Slow morning. Precious time after a late night and before I go to work. I'm looking out at my writing corner in the garden. Too cold and damp to sit there for a breakfast of fruit and first words.
But that yellow arc beside the swaying singing hedge is still a haven for my thoughts as if it holds a space for me, as if it gazes in as I gaze out.
From the bath, I look at a painting in the hall I usually only see in flickering candlelight. All those strands of music and words from last night are resounding inside my head, the interplay, the harmony, the freefall, the collision. Radio 3 plays a Beethoven sonata as clear as if someone was at the keys in the living room. I imagine wet footprints walking out from here just to check and see. Op. 109. I haven't played it for a while.
But today is the day for jigs and reels and diddley dum diddley dee. St. Patrick's Day. I turn off the 1 o'clock news and I try not to weep as I remember a fiddle player I once played such music with. Her home town is Sendai city. We never kept in touch.
My relatives in Christchurch and a couple of friends in Japan say they are ok. I have no idea what that might really mean. The web news misses out all the things I want to know.
I place four pears in the bowl, water the houseplants, re-run phrases from last night's gig, look back at where it seemed to work well and where it didn't, recall phrases from the wordplay loops we created, ad lib, off the cuff, in the moment. Remember the moments where sparks flew, where the energy made me smile.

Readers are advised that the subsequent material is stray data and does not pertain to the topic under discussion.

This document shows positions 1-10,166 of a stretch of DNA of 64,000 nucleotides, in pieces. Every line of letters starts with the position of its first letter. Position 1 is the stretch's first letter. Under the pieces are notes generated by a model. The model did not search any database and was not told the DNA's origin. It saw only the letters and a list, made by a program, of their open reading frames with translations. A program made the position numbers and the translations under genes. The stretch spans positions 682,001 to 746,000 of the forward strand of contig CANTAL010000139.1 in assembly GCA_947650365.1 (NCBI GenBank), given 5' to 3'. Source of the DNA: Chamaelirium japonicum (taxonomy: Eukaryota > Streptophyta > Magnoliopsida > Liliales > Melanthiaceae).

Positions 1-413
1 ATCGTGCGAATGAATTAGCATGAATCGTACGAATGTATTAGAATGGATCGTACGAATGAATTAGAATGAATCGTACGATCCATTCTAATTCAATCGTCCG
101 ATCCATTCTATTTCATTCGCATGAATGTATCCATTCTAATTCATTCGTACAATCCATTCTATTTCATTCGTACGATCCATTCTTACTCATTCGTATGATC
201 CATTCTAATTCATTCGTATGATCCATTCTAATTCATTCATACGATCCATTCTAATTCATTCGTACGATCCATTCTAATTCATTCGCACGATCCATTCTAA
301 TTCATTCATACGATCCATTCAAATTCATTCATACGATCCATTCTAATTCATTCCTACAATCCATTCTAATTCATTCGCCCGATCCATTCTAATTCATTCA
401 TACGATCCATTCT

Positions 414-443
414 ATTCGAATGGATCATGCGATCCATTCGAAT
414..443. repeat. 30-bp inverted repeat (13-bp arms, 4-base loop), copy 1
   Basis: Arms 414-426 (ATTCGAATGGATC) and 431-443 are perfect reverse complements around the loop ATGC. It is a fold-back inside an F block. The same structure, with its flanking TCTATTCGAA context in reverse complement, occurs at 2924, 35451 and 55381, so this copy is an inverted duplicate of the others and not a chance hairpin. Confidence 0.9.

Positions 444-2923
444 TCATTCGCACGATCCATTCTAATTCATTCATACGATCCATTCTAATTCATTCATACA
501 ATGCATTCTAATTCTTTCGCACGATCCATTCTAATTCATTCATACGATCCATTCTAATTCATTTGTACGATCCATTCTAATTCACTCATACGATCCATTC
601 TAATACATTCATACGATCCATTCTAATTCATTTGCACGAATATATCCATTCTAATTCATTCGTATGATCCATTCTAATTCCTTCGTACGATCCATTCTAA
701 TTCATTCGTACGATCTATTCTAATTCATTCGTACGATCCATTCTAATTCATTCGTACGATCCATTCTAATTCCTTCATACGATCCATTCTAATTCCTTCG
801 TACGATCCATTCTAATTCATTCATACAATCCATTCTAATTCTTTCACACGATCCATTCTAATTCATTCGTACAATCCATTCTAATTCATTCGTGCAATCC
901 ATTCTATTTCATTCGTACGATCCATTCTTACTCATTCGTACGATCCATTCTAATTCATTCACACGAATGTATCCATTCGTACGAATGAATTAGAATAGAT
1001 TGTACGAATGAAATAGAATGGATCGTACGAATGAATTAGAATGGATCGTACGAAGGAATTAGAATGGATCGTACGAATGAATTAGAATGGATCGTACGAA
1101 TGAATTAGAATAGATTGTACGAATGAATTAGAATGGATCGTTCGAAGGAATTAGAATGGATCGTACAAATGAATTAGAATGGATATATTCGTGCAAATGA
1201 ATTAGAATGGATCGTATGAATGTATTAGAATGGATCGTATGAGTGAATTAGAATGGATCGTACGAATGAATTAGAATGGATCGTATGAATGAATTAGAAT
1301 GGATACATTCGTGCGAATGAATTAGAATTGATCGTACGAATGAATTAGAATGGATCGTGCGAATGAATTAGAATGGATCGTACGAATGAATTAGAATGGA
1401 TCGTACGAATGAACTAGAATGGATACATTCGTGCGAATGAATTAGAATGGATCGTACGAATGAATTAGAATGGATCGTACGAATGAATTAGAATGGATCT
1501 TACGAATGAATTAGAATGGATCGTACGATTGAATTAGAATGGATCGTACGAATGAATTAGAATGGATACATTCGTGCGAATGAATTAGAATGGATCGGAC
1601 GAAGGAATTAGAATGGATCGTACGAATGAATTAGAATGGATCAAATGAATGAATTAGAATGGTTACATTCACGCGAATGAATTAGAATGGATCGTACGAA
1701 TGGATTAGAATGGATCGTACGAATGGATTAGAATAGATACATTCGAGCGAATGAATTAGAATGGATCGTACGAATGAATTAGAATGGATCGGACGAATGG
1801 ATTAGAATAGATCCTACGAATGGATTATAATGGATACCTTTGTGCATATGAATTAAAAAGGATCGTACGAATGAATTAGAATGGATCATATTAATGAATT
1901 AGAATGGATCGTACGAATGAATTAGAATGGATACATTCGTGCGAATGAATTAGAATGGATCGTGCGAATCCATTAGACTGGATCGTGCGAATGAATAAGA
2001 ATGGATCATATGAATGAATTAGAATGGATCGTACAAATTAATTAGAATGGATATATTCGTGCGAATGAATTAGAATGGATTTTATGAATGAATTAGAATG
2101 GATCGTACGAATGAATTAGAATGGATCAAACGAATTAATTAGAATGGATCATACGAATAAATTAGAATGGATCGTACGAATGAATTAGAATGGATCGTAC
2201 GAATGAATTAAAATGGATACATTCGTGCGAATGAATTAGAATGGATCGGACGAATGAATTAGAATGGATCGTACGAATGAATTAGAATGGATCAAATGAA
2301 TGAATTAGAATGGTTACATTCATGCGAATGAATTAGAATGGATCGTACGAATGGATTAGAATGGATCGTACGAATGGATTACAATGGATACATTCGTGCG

Last Friday, I was delighted and totally surprised to hear that a poem of mine, inspired by the garden you can see in the shot above, won a poetry prize. "Overgrown" won the general public category of the Pighog Press Moss Rich 'Sounding the Site' Poetry Prize 2011. Click to read more about the prize on the Pighog site. It was also lovely to receive warm praise for it after I read it to a hall full of people.
I hope this poem will help to reassure you that when I wasn't digging, trimming, pruning and cursing the scratch of thorns this Winter, I was still writing, dirty fingers and all. Although you don't get to see much of my "real" work on this blog any more, things are very much alive for my work. Special thanks go to those of you who have supported my writing over the last few years.
Here's an extract -
After the wind cleave had bruised the panes,
she came with hand tools to hack through the thicket,
sat for a week on the back step
while storms pushed puddles into shallow tides.
Poked eyes of cobbles kept watch from the corners of old walls
as she wrestled with brambles,
scooped out the knotted ivy from taking root.
let the air soothe the clawed knuckles of frost-blunted stems.
The complete poem will be published on the web soon, so I'll post the link when I have it.